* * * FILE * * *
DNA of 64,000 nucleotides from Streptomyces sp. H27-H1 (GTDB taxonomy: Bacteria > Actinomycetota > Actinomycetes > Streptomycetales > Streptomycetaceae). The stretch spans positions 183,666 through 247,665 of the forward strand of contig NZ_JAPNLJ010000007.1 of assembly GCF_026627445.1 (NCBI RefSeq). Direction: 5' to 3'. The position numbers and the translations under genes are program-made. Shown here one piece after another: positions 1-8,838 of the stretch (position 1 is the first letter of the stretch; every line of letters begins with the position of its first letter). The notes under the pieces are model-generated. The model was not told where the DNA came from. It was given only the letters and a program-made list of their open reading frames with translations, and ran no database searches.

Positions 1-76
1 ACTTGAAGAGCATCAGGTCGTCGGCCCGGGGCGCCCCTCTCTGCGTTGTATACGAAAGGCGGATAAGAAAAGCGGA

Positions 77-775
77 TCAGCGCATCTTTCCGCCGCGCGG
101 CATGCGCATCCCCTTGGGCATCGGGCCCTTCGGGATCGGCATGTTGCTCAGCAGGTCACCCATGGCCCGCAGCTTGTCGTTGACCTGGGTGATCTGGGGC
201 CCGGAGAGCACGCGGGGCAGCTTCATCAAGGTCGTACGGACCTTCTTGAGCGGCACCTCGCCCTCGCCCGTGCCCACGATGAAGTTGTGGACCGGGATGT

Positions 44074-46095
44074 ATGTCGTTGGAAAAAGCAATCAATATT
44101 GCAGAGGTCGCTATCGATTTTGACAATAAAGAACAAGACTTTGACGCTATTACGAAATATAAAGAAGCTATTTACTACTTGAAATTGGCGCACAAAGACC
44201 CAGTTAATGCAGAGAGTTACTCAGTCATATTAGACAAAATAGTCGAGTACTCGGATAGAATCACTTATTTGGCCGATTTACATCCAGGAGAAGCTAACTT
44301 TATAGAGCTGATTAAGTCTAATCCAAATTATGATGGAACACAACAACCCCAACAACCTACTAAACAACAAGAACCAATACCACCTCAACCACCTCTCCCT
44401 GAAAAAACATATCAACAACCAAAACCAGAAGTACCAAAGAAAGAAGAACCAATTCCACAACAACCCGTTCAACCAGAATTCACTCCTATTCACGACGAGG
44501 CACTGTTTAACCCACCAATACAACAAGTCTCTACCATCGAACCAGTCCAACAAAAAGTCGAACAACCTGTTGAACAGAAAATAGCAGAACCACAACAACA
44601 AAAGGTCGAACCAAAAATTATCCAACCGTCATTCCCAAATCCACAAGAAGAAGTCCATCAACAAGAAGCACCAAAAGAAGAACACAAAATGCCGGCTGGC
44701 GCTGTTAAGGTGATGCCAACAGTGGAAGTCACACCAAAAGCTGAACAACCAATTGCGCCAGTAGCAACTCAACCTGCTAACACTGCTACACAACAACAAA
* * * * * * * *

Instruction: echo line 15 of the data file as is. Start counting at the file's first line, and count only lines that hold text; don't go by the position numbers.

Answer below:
44601 AAAGGTCGAACCAAAAATTATCCAACCGTCATTCCCAAATCCACAAGAAGAAGTCCATCAACAAGAAGCACCAAAAGAAGAACACAAAATGCCGGCTGGC